r▓ visible from E

nding on the moon in 2013, Chinese space experts aimed high, hoping Chang'e-4 could carry o▓ut unprecedented and more challengi▓ng tasks."Landing on the far side of the moon is m

arth - has waited

ore risky than landing on the near side. The ▓rugged terrain on the far side has raised many problems," said Sun Zezhou▓, chief designer of Chang'e-4 probe, from

billions of year

CAST."But so▓lving those problems might help lay the ▓foundation for future space exploration. Hi▓gh-precision landing is a necessity for further exploring ▓t

 
s to see the first

he moon and asteroids. We hope to be able to reach the whole moon and ev▓en the whole solar system," Sun said."The far side of the moon has unique features nev

-ever soft landing

er before explored on site," said Zou Yongliao, di▓rector of the lunar and deep space exploration division o▓f the Chinese Academy of Sciences (CAS). "The explorat

of a▓ visitor fr

ion of this virgin land by Chang'e-4 might bring breakthroughs."The moon is tidally locked to earth, rotating at the▓ same rate that it orbits Earth, so one s

om Earth.After orbiting the moon for more than 2

  • ide of the moon is seen fr

    om Earth, leaving the far side a myste

  • ry, until now.About 60 y

    ears ago, the Soviet Union's Luna 3 pr

  • obe sent back the fir▓s

    t images of the moon's far side. And abo

Metuervestas mus lacinia

ut 5▓0 years ago, three astronauts on the Unite▓d States Apollo 8 mission became the f▓irst people to see it with their own eyes.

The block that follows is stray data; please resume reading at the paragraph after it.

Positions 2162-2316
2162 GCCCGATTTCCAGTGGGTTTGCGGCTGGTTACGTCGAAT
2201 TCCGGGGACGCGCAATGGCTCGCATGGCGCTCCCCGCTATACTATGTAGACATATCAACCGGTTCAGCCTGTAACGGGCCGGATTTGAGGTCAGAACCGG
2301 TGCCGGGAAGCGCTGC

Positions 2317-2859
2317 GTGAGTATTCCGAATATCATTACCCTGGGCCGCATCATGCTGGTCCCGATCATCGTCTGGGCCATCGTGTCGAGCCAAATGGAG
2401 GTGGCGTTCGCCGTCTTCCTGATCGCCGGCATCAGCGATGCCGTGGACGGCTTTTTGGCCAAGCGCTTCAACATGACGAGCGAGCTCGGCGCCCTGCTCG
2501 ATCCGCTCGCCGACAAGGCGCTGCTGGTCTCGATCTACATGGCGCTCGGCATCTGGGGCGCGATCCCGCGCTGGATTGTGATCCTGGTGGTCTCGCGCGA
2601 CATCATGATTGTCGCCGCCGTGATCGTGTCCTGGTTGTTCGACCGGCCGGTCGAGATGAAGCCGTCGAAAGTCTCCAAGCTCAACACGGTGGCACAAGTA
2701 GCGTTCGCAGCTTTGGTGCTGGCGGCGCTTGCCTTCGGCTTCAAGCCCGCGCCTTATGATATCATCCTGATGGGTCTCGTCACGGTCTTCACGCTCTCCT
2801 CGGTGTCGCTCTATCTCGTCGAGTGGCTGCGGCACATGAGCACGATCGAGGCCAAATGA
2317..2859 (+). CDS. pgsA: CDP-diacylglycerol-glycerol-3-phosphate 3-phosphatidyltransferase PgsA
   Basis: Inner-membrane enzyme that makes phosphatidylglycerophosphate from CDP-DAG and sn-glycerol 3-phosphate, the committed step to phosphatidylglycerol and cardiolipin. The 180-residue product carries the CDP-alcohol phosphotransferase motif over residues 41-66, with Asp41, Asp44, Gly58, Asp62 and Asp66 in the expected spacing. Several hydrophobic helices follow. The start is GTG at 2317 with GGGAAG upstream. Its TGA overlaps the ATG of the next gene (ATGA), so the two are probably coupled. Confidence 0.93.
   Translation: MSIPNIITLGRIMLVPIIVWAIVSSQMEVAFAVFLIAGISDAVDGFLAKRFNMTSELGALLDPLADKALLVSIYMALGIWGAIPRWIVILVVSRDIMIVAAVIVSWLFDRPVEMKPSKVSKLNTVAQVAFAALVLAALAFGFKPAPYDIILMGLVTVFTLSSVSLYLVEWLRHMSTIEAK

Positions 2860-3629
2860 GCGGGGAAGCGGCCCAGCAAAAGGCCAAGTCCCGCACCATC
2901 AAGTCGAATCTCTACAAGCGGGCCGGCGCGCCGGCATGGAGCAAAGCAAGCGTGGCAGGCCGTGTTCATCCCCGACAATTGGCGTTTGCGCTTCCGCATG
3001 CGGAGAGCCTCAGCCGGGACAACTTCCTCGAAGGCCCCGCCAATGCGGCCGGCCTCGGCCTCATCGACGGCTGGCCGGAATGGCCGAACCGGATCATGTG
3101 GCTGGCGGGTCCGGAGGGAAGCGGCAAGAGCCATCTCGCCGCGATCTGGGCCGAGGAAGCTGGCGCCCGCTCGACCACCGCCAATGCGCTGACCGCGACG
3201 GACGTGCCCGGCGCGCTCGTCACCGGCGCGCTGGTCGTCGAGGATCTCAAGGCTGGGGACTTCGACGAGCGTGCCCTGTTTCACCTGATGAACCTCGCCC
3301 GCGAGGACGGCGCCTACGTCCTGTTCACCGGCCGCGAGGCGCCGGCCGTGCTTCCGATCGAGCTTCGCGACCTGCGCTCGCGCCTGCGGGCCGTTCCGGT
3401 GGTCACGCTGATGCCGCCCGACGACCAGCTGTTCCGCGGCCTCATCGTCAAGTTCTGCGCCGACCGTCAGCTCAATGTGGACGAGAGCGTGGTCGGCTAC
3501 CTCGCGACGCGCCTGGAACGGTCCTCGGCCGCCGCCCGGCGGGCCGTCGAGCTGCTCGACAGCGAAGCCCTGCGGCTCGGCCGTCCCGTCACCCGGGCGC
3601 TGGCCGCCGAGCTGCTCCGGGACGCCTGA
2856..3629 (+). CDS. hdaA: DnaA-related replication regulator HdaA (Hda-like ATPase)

• e, launched from the Xic▓hang Satellite Launch Center in
  • southwest China on Dec▓. 8, 2018, has seen countless cr
  • aters, mountains and valleys on the moon.F

Lunar orbiters have shown the moon's two sides are very different: the near side is relatively flat, while the fa▓r side is thi

ckly dotted with impact craters of ▓differe

inally, its destinat

nt sizes.Scientists believe that the l▓unar crust on the far side is much thicker▓ than the near side. However, the rea▓son is still a mystery. Only on site exploration▓ might reveal the secrets.The moon and Earth shared a similar "childhood." But traces of the remote past on Earth have been erased by geological▓ activities. "The moon might provide some insights to the ▓early history of Earth," said Lin Yangting, a resea

rcher at the Institute of Geology and Geophysics.Exploring the Von Karman Crater in the SPA Basin is▓ meaningful in another sense. The crater was na▓med after a Hungarian-American mathematician, aerospace▓ engineer and physicist in the 20th centur▓y, who was also the teacher of Qian Xuesen and Guo Yonghuai, the founders of Chin▓a's space industry.Nearly 50 years have passe

ion on the far si▓de, the South Pole-Aitken (SPA) Bas

d since people first stood on the moon. ▓Can we return? How will radiation on the moon affect astronauts? How much water is there?Scientists from China, Germany

and Sweden hope to find the answers through Chang'e-4▓, and make preparations for people to return to the moon.Professor Robert Wimmer-Schweingruber, of the Institute of Exp

erimental an▓d Applied Physics of Kiel University in Germany, said▓ that preparing for future human exploration of the m▓oon was an excellent idea."If astronauts come back to Earth, the radiation on the moon is the ▓only danger that remains in their body. So we need to

 understand that," he said.Johan Koe▓hler, head of Solar System Science and Space Situation▓al Awareness, Swedish National Space Agency, said explorati

on of the far side of the moon was a great achievement by China. "We are very hap▓py to be a part of it.""There is a theory that water on the surface of the moon is

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